Though we often associate posttraumatic stress disorder (PTSD) with male combat soldiers, the disorder affects nearly twice as many women as men. PTSD occurs at an exceptionally high rate — 26 to 52 percent –in women who experienced physical or sexual abuse during their childhoods. Little research has been devoted to developing a treatment regimen for this specific subset of PTSD patients–until now. A new study found that emotional skills training followed by exposure therapy improved PTSD symptoms for women suffering from PTSD better than other therapeutic methods.

The researchers recruited 104 women with child abuse-related PTSD to participate in the study. The subjects were divided into three groups. One group of 33 women received skills training followed by exposure therapy. A second group comprised of 38 women enrolled in skills training followed by support therapy. Meanwhile, a third group of 33 women received support therapy followed by exposure therapy.

Each treatment consisted of 16 weekly therapy sessions. The emotional skill sessions focused on teaching the women social coping and emotional regulation skills. Whereas the exposure therapy sessions focused on helping the women confront their traumatic childhood memories, and remembering them rather then avoiding the memories. The researchers measured the success of each therapy type with the Clinician-Administered PTSD Scale immediately following treatment, three months after treatment, and again six months after treatment.

The results showed that following emotional skills training with exposure therapy achieved the highest rate of long-term remission of PTSD symptoms. Twenty-seven percent of the patients from this group no longer met the diagnostic criteria for PTSD six months after the treatment, compared to 13 percent of the skills training/support therapy group and none of the support therapy/exposure therapy group.

One reason for such a low remission rate in the support/exposure group may have been that 39 percent of the subjects in that group dropped out of the study, which is consistent with previous studies on exposure therapy. Researchers speculate that facing traumatic memories is too difficult for many patients. The low dropout rate of 15 percent in the skills/exposure group seems to indicate that teaching the patients coping and emotional regulation skills beforehand makes them better able to deal with the process of facing their memories during exposure therapy.

If you or someone you know is a woman suffering from PTSD, this treatment may offer you significant relief from your symptoms. Enrolling in emotional skills training followed by exposure therapy may better enable you to label, identify, and manage your feelings, tolerate distress, and accept positive emotions. Additionally, EMDR therapy has been proven to help PTSD patients.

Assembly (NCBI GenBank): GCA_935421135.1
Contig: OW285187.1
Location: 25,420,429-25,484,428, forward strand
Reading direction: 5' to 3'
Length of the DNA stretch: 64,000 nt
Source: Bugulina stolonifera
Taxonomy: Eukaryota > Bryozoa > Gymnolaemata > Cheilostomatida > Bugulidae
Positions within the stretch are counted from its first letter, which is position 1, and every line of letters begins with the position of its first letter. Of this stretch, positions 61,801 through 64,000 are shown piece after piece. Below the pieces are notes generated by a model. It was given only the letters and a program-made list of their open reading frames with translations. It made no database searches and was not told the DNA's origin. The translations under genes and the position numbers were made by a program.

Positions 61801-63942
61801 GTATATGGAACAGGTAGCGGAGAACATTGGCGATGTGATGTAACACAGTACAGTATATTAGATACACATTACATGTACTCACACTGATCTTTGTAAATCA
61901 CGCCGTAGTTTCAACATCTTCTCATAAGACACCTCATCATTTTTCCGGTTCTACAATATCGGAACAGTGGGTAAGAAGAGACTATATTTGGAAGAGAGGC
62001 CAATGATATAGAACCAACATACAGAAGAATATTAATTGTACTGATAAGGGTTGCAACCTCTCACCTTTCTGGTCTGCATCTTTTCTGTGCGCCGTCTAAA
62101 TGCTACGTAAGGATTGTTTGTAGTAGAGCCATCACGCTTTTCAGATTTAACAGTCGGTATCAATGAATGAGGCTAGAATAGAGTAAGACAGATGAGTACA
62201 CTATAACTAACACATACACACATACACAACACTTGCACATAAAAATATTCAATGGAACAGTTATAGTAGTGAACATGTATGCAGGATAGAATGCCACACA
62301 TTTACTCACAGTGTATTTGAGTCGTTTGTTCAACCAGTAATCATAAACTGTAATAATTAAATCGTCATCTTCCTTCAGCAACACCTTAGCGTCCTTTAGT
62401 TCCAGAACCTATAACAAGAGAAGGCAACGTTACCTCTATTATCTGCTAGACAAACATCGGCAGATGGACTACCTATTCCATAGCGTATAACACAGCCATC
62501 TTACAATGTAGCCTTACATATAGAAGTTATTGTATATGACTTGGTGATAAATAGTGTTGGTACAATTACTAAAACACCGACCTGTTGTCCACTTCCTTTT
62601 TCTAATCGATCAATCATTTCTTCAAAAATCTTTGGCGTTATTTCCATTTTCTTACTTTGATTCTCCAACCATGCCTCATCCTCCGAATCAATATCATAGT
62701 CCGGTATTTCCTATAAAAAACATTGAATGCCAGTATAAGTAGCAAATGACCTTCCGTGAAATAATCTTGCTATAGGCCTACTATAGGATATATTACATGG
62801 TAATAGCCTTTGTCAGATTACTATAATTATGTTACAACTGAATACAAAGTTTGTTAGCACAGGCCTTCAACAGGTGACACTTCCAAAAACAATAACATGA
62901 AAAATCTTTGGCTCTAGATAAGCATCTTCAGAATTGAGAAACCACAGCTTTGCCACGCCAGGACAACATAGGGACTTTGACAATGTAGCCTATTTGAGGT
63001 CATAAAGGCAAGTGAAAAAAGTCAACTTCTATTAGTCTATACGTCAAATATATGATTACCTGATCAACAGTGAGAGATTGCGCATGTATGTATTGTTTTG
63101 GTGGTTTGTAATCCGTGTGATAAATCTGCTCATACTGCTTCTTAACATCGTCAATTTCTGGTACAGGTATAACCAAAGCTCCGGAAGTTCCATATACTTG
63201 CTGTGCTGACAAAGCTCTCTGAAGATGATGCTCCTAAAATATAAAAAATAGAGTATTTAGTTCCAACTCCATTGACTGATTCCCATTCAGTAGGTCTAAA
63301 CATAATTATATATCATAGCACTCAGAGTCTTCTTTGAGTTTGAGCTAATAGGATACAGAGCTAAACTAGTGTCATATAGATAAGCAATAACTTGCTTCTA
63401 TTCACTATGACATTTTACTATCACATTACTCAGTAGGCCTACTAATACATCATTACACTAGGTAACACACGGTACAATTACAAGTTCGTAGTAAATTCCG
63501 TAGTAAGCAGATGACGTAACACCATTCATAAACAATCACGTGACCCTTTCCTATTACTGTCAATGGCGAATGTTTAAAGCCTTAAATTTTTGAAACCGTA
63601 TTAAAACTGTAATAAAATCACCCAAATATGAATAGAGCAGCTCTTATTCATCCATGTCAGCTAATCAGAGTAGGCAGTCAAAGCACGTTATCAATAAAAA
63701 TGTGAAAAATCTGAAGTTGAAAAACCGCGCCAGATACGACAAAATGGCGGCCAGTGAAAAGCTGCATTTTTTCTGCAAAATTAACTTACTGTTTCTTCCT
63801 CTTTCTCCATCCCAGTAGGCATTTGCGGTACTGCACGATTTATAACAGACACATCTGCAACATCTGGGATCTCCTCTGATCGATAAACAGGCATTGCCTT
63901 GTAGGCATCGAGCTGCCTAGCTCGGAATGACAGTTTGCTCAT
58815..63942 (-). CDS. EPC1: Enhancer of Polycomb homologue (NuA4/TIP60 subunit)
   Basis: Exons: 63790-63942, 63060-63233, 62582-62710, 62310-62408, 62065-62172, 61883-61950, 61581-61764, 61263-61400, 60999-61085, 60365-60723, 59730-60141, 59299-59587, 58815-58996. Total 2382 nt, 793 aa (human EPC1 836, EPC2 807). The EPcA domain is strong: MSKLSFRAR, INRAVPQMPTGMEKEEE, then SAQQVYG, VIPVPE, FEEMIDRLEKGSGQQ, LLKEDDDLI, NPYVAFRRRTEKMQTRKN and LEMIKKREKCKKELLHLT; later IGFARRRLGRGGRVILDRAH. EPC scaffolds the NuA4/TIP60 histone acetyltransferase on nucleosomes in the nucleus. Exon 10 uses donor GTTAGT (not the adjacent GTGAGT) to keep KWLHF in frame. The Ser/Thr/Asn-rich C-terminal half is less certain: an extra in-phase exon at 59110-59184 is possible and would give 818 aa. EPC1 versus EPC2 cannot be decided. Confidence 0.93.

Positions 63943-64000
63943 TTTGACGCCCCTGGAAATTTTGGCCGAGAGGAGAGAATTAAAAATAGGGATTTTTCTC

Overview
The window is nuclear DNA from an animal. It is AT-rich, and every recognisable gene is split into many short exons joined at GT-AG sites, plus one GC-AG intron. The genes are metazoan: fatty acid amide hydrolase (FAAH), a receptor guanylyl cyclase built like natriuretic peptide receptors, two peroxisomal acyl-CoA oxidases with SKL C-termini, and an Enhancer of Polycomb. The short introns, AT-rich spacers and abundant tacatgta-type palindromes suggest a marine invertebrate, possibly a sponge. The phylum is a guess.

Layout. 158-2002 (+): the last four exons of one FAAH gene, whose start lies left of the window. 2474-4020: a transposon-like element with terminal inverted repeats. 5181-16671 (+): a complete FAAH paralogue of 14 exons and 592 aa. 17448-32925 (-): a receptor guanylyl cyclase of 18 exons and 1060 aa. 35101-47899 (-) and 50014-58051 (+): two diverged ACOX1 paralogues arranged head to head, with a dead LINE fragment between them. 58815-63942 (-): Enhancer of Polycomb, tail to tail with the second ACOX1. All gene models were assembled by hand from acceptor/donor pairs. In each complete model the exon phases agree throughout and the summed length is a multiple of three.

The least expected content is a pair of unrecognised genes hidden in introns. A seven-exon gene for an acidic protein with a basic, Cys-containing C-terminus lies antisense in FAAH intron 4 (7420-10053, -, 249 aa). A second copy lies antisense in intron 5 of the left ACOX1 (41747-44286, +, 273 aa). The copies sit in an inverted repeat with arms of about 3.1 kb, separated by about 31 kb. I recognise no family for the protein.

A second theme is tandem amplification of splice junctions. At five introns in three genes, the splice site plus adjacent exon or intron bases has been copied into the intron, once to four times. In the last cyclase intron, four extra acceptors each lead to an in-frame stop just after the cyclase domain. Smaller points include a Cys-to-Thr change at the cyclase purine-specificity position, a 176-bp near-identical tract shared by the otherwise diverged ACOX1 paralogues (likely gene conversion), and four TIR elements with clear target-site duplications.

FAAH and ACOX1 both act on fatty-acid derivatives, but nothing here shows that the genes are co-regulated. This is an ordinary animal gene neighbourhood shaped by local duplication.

Comments

  1. Greatgal says:

    I find even so much as an article as this an encouraging starting point. In that I am pretty confident that I suffer from PTSD from a variety of events going back into very early childhood from my mothers remarriage into my mid twenties when I became the victim of a drunken excursion of a couple of hometown dudes. I find myself not knowing how to cope in “normal ” daily life and feel strangely unworthy of good things as if something is wrong with me and I am somehow undeserving. I am so afraid to trust people. Yet it is a double bind as I have to trust to get better. I need a support group like maybe at church where there is a support group for women who have been betrayed …. Any ideas? My funds are limited and largely due to my issues. I am a fairly attractive and intelligent woman who feels trapped inside of a scared little girls identity right now.

  2. mlkalinec says:

    @Greatgal Oh my you were able to put into words for me which I have not been able to. I’m 55 yrs old and have had PTSD for all of my adult life. I have managed to attract people into my life who have no compassion or understanding of my condition. It has been quite hard.

  3. aquagirl says:

    This article so effectively describes what often happens when children are exposed to violence and/or abuse. It’s too bad that most medical professionals do not pick-up on the symtoms a woman might present with as she gets older and only prescribe medication for anxiety or depression, since the woman herself might not have any insight into the root of her problems. This only has a band-aid effect and true healing is prolonged or prevented from occuring. It’s such a tramatic thing to go through as a child and dysfunctional families usually do not allow the healthy processing of feelling to begin with so all problems and secrets are kept buried. Unfortunatly, if it was a part of your life growing up it is still there no matter how much it is stuffed down. Things and events can trigger a memory or uncomfortable feeling in an instant. There is hope to overcome and I encourage any woman out there who thinks she may be suffering from PTSD to reach out for help and don’t quit trying. You are a survivor and a fighter. I had to face my fears to reconcile the past that had control over me, but it has been worth it and I am so much stronger now, so please don’t give up. If you know any woman that has had child abuse or was exposed to domestic violence that you might suspect could be suffering the effects of PTSD gently reach out to her. You may
    just save her from a life time of pain.

Category

Depression, News, PTSD

Tags

, ,